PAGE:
An introduction to Hashgraph
Hashgraph is a Distributed Ledger Technology (DLT) where transactions from users are grouped together into a block and once the block is validated, they join previously validated blocks to form a chain. The major difference between Hashgraph and Blockchain is that in Blockchain, when two miners mine the same block, one is validated and becomes a part of the system and the other is discarded. In Hashgraph, no block is discarded but they are woven back into the main chain.
Figure 1 – The graphical representation of Hashgraph
In Hashgraph, nodes are all computer on the network communicating by TCP/IP connections. The nodes are addressed by their IP addresses and port and not by any symbolic name. The nodes take transaction from a client and spread them by using the gossip protocol.In the gossip protocol, a node spreads information by repeatedly choosing random nodes in the network. As every member continues to choose random members in the network and shares all the information known to the member, it is assumed that the entire network is informed about any new event within a short period of time. In Figure 1, each column represents a node and each vertex represents a gossip event.
Figure 2 – Event creation in Hashgraph
Node A creates an event signified in blue when node B gossips to node A. The event in blue contains the hash of two parent events: the self-parent represented by yellow and the other parent represented by green. It also contains the digital signature of node A and a payload of transactions created by node A at that moment. The other ancestors (grey and the black) are not contained within the event in blue but are determined by a set of cryptographic hashes.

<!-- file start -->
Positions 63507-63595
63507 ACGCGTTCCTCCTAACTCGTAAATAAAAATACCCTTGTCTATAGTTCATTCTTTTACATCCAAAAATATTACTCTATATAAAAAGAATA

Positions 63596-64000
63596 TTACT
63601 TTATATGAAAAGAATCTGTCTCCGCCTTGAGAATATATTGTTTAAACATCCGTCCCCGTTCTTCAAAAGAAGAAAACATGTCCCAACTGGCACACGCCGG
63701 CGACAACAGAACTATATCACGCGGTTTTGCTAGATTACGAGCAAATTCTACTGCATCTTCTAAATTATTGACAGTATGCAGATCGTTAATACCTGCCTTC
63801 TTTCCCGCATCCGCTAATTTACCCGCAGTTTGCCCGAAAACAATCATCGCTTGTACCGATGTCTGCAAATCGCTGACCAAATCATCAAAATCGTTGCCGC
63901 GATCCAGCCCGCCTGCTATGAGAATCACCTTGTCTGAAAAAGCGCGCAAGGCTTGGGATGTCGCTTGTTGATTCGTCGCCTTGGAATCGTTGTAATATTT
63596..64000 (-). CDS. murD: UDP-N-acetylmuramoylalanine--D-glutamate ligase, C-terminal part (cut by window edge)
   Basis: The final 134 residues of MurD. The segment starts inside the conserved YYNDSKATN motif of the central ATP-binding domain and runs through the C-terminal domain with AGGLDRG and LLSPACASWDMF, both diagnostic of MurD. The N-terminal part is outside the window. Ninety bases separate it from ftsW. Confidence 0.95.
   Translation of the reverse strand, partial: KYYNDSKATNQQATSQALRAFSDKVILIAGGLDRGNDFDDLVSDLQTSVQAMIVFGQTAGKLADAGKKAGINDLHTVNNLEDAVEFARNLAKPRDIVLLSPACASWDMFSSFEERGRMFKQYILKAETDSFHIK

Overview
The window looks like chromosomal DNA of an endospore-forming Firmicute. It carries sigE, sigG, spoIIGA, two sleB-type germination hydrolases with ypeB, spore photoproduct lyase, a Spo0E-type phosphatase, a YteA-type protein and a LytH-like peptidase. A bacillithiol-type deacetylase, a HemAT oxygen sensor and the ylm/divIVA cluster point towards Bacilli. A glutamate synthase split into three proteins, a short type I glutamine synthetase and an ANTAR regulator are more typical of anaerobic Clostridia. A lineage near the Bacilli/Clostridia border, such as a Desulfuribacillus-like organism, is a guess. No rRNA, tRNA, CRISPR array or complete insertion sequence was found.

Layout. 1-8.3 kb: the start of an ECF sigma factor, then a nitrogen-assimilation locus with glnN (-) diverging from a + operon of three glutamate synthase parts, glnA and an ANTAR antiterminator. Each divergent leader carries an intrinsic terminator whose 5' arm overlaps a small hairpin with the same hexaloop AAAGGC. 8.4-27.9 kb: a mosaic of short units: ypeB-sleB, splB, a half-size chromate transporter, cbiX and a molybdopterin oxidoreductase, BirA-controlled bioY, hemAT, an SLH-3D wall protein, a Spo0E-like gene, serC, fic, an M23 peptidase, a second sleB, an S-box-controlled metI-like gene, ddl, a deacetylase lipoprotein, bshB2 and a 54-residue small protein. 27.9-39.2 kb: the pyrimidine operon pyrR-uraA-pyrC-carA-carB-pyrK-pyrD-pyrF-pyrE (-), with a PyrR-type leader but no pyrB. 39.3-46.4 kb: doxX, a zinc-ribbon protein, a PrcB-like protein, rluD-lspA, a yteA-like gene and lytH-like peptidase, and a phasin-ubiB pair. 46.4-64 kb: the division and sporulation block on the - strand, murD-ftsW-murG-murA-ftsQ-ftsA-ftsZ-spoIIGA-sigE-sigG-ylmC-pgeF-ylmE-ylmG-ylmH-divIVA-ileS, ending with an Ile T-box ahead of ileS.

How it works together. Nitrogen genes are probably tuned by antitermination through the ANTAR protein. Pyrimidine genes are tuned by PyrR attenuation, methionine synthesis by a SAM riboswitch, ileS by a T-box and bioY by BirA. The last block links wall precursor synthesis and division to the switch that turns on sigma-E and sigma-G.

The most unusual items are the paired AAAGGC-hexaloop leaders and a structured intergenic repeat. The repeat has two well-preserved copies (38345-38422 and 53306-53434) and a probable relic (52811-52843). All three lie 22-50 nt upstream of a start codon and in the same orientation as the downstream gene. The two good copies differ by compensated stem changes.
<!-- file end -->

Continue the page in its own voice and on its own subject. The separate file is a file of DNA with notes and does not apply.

Node A then chooses another member in random and gossips about all the information that Node A knows. In our scenario, Node A gossips to Node C hence creating a gossip event in Node C.
As information is continuously gossiped from one member to other members at random, the information spreads within the network at a fast pace at a low bandwidth requirement.
Even if malicious entities have control over the network and can create, modify or delete messages from specific members, the continuous spread of information by a member to other members at random signifies that at-least one message with reach to another member sooner or later followed by another. The consensus mechanism is asynchronous and does not assume how fast this will happen. Hence, if 2/3rdof the members are honest within the network, a consensus will eventually be reached irrespective of the kind of control a malicious entity may have over the network.
The Hashgraph consensus algorithm uses the concepts of virtual votingand strongly seeing. Virtual voting is a concept in Hashgraph where a node can calculate the vote of another node without the second node physically sending the vote to the other node. This is possible as all the nodes in Hashgraph contains a copy of the Hashgraph. The concept of strongly seeing in Hashgraph is that if there are two separate vertices in Hashgraph xand y, x can strongly see yif there are they are connected by multiple paths passing through enough members. An event in Hashgraph can vote for an ancestor only if it strongly see it. If there are multiple ancestors (in case of forking) the event can at max see only one event and not everyone. As all the nodes have the same copy of the Hashgraph and behave similarly, a consensus cannot be achieved if an attacker creates two events by forking and try and get a consensus from different members. The Hashgraph Consensus algorithm is asynchronous Byzantine Fault Tolerant (aBFT).
Hashgraph is fast due to the gossip protocol of information transfer and the consensus algorithm that achieves consensus by virtual voting. It also requires less bandwidth. The algorithm is also aBFT hence it is considered to be extremely secure.
As Hashgraph is based on spreading gossip (message regarding an event) from one member to another random member and expecting eventually that the entire network is aware of the gossip. This can eventually lead to scalability and latency issues as the network continues to grow.
The security of the network is based on the assumption that no malicious entity or group can control 1/3rdof the network. If an entity is able to control 1/3rdof the network, the network will face immense security issues.